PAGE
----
Florida may have sandy soil, but it's fertile ground for hucksters, scams of the week, Ponzi schemes and stock "pump and dumps."
This last category of shame is worth a closer look, thanks to a court case with some unusual flair brought by the Securities and Exchange Commission against a former area business and its operators.
A "pump and dump" is an investment scheme in which a typically obscure stock gets falsely hyped, thus "pumping" up its share prices. Those pitching the stock then sell or "dump" their higher-priced shares to buyers caught up in the rising hype. When the stock plummets, the hypesters are richer. New investors are stuck with low-priced, if not worthless, shares.
In March, the SEC filed a complaint against an alleged pump-and-dump business operating in Tampa and Clearwater called Sky Way Global. In 2002 and 2003, to sell shares in Sky Way Global, Brent Kovar, his father, Glenn Kovar, and other executives "made numerous material misrepresentations and omissions to investors," the SEC says.
This is the best one: Global, these execs claimed, possessed a nationwide network of broadcasting towers and "anti-terrorism technology" that enabled the government to monitor and take control of an airplane.
"These claims were patently false," the SEC alleges. Global had neither towers nor technology to take control of airplanes.
But what a claim! And think of the timing, with such a pitch coming only five months after the terrorist attacks in 2001.
"They were doing this while preying on people's fears of 9/11," SEC senior trial attorney Aimee Riggle Berlin said Friday.
By 2003, Sky Way Global became known as Sky Way Communications Holdings Corp. and, under the Kovars, inherited the purported anti-terrorism technology and also promised in-flight Internet service on airplanes.
In one 2004 press release, Sky Way claims the "DuPont Trust" — described as one of the "modern world's premier trusts and foundations" — is one of its investors. The pitch makes the public think it's the DuPont family investing. But this DuPont Trust was set up in Belize in 2003, the SEC says.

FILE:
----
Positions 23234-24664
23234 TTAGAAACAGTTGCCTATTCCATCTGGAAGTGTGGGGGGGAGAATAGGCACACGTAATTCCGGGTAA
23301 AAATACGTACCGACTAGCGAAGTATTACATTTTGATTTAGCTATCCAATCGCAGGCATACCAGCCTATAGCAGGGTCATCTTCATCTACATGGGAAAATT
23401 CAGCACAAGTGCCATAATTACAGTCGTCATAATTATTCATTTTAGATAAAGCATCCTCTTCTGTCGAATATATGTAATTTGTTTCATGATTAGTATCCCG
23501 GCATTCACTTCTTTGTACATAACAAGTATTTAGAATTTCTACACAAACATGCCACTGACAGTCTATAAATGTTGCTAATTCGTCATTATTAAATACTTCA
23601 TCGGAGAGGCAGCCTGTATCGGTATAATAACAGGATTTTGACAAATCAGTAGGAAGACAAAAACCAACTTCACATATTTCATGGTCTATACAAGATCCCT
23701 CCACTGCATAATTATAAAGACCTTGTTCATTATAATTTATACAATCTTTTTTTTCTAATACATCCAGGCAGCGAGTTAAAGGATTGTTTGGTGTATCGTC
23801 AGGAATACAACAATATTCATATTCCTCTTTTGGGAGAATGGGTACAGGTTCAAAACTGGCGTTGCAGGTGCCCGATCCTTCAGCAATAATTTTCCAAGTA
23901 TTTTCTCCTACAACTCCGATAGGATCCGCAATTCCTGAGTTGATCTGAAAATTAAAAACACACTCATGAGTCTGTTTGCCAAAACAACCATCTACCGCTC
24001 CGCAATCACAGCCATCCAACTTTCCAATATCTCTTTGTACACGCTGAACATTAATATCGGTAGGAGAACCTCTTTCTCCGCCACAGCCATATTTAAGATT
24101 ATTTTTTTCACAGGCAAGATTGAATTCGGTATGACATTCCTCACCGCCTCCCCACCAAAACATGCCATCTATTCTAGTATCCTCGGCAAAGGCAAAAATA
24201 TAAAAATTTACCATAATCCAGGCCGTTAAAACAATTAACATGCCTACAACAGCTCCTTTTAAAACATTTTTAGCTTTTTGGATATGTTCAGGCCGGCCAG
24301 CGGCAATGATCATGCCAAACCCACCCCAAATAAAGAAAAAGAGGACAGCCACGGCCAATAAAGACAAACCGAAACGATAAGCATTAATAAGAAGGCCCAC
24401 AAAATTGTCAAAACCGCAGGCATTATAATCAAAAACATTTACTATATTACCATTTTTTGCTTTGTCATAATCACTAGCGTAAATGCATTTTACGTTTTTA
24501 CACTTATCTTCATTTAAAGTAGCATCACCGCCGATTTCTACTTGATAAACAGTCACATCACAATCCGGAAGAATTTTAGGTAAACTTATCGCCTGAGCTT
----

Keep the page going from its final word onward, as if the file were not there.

By pumping up such notions, Sky Way Communications' stock rose — enough, the SEC says, for this group to dump more than 76 million shares and reap $12 million-plus in profits.
Responding in court documents, the Kovars and others deny wrongdoing. More details will emerge as the SEC digs deeper before heading to trial.
Here's one big tipoff of what may lie ahead: In 2007, St. Petersburg Times reporter Leonora LaPeter Anton investigated claims made in the late 1990s by Brent Kovar that he had a "magic cube" revolutionizing the speed of the still-young Internet. A movie that then would take half a day to download could be sent in seconds. (Even today, we don't do that on a commercial scale.)
Back then, Kovar urged investors to join in his tech revolution controlled by his downtown St. Pete company, Satellite Access Systems. After experts doubted such claims, the company disappeared. It was replaced by the post-9/11 pitch of Sky Way, which filed for bankruptcy in 2005.
In real time, these were not obvious schemes. Look how long it took the SEC to step in. But, hey, at least they showed up.
Robert Trigaux can be reached at firstname.lastname@example.org.